Diseases although it is generally known that diseases are caused primarily by germs, many people believe there is a supernatural power behind every disease. In this matter Hindus and Muslims have identical beliefs. The deity for cholera is Oladevi or Olabibi, the deity for smallpox is Shitola and the deity for skin diseases is Ghentu. People believe that by praying before them and making vows in their names they can ward off the diseases. So they never tire out trying to earn security of life by pleasing the deities. The Muslims turned Oladevi into Olabibi, Banodurga into Banobibi and Dakkhin Roy into Gazipir. The foundation for such beliefs and superstitions is so strong that despite the spread of modern medicine people in the villages still adhere to them. Added to this is the prevalence of charms and using herbs for treatment. The bawalis, woodcutters and fishermen of southern Bangladesh vow offerings in the names of Gazipir or Banobibi before they enter the Sunder bans. Gazipir is the holy spirit of the tigers and Banobibi is the deity for the forest. It is believed security of life from the ferocious animals can be earned by vowing offerings to them. Live roosters are offered to Banobibi following the dictum of 'life for life'. This rooster is not killed by anyone.

Death There are many rites in respect of treating the dead and seeking peace for their souls. Islam does not speak of rebirth of human beings but speaks of their resurrection on the day of judgment where they will be sent to paradise or hell in terms of their deeds on earth. Similar rewards or punishments are also provided in Christianity. The bodies of Muslims and Christians are buried under earth. According to Hindu scriptures, human beings undergo repeated births and suffer pains and sorrows or enjoy peace and happiness according to their deeds. Bodies of the Hindus are burnt in fire. The aborigines believe that death is not the end of life. They worship their ancestors and observe many rites to satisfy their souls. Many of them believe that land's fertility enhances if the ashes of their burnt bones are spread over the field.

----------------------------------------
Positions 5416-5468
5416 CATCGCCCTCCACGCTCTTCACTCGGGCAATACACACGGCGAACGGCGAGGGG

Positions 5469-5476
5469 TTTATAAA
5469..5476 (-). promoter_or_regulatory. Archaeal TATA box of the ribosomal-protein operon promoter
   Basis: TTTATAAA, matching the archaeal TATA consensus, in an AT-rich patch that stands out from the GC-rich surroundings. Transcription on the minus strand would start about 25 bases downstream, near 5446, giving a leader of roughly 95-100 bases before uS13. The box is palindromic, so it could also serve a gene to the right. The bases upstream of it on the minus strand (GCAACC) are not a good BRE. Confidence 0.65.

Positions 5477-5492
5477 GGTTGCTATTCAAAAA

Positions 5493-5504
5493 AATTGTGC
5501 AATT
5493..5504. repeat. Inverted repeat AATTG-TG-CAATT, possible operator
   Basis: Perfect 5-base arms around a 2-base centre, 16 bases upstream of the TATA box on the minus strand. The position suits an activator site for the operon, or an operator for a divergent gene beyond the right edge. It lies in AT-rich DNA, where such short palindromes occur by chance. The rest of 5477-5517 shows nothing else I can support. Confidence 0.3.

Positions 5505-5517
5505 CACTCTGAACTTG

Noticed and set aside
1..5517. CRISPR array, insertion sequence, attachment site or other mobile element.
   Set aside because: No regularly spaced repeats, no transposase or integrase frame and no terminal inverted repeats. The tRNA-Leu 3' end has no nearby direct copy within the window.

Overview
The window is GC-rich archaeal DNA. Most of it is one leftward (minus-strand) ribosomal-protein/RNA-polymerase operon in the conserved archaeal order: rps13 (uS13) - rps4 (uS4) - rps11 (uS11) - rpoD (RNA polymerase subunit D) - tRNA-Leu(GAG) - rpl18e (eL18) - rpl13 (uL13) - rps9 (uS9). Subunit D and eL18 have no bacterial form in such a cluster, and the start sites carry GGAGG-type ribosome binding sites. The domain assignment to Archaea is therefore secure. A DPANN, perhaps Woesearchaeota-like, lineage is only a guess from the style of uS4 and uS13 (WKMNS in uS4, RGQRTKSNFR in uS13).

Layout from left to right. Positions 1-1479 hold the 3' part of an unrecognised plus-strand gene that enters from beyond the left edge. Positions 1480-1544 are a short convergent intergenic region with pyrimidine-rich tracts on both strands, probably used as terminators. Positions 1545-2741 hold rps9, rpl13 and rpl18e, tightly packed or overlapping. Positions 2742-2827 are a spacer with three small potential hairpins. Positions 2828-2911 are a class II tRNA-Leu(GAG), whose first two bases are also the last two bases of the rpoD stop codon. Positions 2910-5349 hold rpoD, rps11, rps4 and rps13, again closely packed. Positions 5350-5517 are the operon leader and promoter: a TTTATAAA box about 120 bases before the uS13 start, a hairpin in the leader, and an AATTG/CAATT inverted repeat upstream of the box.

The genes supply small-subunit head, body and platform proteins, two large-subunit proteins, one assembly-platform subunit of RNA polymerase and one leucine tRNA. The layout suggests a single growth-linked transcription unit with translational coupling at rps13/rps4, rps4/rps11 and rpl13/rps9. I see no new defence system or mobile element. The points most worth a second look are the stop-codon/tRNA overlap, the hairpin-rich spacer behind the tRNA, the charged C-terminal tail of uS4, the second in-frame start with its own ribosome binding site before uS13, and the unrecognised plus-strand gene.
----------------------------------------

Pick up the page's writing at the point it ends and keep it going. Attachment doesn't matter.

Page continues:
Agriculture and crops Bangladesh is an agricultural country. The social, economic and cultural life of its people is regulated by agriculture. The agricultural practices have their origins in the ancient past. In those days there was no irrigation of the modern kind. The use of fertilizers, embankments and pesticides was unknown. The farmers had no alternative to depending on nature and praying to deities for blessings. The fertile soil of this country and its climate are highly suitable for agriculture. But at times droughts, excessive rains, floods and pests cause harm to farming and damage crops. For obvious reasons people have built up their rites and practices according to time, such as 1. to invite rain 2. to stop rain 3. to tilling of soil, 4. planting of seeds 5. protecting crops and harvesting. These are all season-oriented. In different areas of the country the farmers observe brishtir magon, hudma deo, megharani, jolmongola, babgbia, putulbia, dakluxmi, nabanna utsav etc to facilitate their cultivation and protect their crops. A detailed analysis of these rites reveals many sociaological and anthropological issues and problems facing the society. [Wakil Ahmed]